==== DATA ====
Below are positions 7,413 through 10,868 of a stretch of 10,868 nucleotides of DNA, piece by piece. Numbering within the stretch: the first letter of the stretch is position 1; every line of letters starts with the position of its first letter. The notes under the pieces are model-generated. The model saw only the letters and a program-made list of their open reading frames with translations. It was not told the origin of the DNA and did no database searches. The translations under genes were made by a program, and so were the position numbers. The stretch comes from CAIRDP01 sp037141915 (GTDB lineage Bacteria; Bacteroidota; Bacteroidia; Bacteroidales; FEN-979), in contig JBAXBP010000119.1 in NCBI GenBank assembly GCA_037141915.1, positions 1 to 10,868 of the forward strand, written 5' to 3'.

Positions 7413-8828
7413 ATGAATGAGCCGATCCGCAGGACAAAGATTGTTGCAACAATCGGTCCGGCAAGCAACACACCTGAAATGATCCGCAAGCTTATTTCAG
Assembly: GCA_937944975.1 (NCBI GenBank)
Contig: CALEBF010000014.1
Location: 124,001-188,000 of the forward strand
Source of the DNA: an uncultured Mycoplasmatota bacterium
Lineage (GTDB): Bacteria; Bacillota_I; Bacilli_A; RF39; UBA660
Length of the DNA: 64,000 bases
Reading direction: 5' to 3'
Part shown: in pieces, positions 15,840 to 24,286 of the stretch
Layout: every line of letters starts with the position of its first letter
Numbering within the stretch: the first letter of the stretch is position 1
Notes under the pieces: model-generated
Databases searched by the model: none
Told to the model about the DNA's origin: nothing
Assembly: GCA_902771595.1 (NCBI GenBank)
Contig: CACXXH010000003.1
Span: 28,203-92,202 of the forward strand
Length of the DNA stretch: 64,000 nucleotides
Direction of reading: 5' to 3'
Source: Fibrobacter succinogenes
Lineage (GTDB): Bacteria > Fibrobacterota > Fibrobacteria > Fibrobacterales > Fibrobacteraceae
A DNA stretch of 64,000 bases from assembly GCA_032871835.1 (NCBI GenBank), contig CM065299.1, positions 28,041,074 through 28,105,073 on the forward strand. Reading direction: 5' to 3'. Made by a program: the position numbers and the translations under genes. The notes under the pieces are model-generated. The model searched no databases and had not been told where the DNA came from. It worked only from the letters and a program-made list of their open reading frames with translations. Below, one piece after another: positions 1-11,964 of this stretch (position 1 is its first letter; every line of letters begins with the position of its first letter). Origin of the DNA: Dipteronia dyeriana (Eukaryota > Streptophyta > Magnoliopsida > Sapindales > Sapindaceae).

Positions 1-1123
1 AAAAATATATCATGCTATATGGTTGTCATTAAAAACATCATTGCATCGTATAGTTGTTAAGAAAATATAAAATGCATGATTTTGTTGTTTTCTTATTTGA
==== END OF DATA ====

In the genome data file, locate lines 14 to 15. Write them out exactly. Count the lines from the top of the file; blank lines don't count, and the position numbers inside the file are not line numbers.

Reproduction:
Notes under the pieces: model-generated
Databases searched by the model: none